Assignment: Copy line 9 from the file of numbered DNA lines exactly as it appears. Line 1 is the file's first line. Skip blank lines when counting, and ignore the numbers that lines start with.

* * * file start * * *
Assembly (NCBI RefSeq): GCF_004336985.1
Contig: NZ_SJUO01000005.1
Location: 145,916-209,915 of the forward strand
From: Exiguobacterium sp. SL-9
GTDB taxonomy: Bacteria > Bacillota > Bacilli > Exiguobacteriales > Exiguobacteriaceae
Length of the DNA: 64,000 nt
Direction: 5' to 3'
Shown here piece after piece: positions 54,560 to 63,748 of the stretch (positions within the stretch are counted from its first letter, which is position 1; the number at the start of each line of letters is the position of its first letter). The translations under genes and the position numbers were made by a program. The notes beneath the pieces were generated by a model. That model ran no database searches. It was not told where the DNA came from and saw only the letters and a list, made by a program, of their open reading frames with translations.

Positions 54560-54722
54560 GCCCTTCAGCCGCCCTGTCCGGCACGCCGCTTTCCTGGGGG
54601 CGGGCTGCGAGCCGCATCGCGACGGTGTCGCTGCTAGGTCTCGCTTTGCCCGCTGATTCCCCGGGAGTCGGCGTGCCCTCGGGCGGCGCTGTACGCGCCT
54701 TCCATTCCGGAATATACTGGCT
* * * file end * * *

Positions 54560-54722